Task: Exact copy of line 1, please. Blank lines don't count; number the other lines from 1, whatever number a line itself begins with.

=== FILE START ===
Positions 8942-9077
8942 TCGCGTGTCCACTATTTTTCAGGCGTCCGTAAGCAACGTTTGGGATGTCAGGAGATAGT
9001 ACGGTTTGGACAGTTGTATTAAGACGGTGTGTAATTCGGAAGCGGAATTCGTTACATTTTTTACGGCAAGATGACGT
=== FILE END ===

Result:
Positions 8942-9077